I keep promising I’ll do better on finishing this series, but 3 more months have gone by (so sorry!) — Well, let’s actually make it happen.
So, we’re building a blog in CodeIgniter.
So far, we’ve covered:
- Part A :: Understanding MVC
- Part B :: Getting Started with Code Igniter
- Part 1 :: Building a Basic Blog in Code Igniter // Planning out our project
- Part 2 :: Building a Basic Blog in Code Igniter // Getting the Basic Pieces Set Up
- Part 3 :: Building a Basic Blog in Code Igniter // Setting up the Database
Today, we’ll look at getting our config file set up to talk to that database we built.
Go to your site files. Go to system > application > config >
There are two files that we’ll be concentrating on: config.php and database.php
Let’s open up config.php first.
The first order of business is fixing the base url on line 14. In my case, I’ll change it to http://localhost/awesome_ci/ If you’re using MAMP (I wrote a post about getting MAMP up running), then your address will probably look something closer to http://localhost:8888/awesome_ci/ (In either case, make sure you leave that / on the end!)
Next, scroll down to line 220 and look at the Encryption Key. Depending on the type of project you’re working on, you might not need this, but let’s go ahead and set it for fun.
One of the (many) things I love about CodeIgniter, is that they’re code is well documented. Straight from their documentation:
To take maximum advantage of the encryption algorithm, your key should be 32 characters in length (128 bits). The key should be as random a string as you can concoct, with numbers and uppercase and lowercase letters. Your key should not be a simple text string. In order to be cryptographically secure it needs to be as random as possible.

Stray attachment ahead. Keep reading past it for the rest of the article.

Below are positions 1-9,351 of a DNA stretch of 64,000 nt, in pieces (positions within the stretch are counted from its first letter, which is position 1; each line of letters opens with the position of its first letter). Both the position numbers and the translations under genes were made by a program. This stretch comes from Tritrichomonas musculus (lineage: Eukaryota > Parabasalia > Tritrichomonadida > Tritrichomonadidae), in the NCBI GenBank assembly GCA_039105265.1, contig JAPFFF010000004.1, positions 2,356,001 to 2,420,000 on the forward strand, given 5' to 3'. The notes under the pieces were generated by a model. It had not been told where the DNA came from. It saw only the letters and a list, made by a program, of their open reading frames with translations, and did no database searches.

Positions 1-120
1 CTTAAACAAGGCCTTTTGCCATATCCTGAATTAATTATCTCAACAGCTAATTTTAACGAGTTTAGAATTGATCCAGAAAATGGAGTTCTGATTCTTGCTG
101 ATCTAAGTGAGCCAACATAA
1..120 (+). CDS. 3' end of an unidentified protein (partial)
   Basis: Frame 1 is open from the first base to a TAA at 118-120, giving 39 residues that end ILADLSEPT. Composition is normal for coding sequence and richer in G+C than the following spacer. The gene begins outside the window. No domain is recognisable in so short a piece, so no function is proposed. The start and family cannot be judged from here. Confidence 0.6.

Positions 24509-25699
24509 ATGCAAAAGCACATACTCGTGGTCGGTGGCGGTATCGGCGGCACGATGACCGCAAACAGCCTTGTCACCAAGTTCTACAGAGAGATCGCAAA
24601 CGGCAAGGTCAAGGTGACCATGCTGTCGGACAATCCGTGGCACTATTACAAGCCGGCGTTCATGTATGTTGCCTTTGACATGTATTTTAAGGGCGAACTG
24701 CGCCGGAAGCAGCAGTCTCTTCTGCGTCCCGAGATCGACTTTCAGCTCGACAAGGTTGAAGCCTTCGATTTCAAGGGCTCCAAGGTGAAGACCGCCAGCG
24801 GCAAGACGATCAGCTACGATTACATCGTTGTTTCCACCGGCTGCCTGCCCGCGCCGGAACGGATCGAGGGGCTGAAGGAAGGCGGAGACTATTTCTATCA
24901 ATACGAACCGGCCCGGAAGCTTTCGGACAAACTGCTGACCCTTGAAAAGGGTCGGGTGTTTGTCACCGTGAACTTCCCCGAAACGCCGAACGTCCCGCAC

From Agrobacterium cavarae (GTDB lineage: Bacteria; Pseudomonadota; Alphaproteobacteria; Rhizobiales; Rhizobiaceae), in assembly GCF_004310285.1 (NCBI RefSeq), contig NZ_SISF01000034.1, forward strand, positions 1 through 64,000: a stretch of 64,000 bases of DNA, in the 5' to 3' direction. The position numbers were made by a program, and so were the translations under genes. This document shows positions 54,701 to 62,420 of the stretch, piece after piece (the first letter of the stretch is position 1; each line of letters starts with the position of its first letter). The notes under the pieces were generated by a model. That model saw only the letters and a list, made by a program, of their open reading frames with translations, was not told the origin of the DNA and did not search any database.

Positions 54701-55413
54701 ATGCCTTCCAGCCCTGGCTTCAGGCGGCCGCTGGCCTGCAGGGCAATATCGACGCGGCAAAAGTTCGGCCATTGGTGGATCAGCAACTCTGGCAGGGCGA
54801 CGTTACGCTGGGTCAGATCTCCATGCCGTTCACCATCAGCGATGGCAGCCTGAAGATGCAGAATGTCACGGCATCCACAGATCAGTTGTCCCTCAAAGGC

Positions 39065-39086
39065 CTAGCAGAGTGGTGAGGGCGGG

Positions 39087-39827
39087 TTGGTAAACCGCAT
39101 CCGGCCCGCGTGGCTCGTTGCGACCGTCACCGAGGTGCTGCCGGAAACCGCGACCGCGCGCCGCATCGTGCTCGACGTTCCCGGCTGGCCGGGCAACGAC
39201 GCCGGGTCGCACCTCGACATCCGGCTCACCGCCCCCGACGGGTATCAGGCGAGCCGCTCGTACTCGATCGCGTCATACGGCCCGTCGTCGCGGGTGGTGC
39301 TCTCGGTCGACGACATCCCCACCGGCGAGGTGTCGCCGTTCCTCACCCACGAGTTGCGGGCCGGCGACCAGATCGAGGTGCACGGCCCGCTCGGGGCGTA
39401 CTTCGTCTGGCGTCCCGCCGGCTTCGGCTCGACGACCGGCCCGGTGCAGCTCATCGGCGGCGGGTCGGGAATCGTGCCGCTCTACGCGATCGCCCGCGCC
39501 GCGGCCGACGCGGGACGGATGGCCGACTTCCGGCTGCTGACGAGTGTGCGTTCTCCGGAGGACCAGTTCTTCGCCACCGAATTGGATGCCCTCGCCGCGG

To keep my keys as random as possible, I’ll typically use a generator. A quick google search returned randomkeygen.com. There’s even a section there for CodeIgniter Encryption Keys. Perfect!
Pick one of the 3 options there and copy and paste it into your config file.
That was easy.
Now, let’s look at the database.php file. This is pretty straight forward too. Scroll down to line 40.
The first thing you have to do is set your database host. If you’re developing locally, it will stay “localhost.” However, if you’re building the site online, this might look different. You’ll have to check GoDaddy or MediaTemple or HostGator or whoever’s documentation.
On line 41 and 42, you need to set your username and password. If you’re running MAMP, it will actually tell you all this information on the start screen.
On line 43, you’ll set the name of the database. If you’re following along, in Part 3, we named our databae awesome_ci.
When you’re done, your file should look like this:
I told you it wasn’t anything crazy! Our config file is now up and running.
So you’ll believe me when I say I’ll actually finish this series. Here’s what’s coming up:
- Building the blog listing page
- Building the back end (Part 1)
- Building the back end (Part 2)
- Building an individual blog post page with comments
- Finishing Touches
- Other Tips and Tricks: Creating a United States library
- Other Tips and Tricks: Auto Complete
- Other Tips and Tricks: AJAX
So, get excited!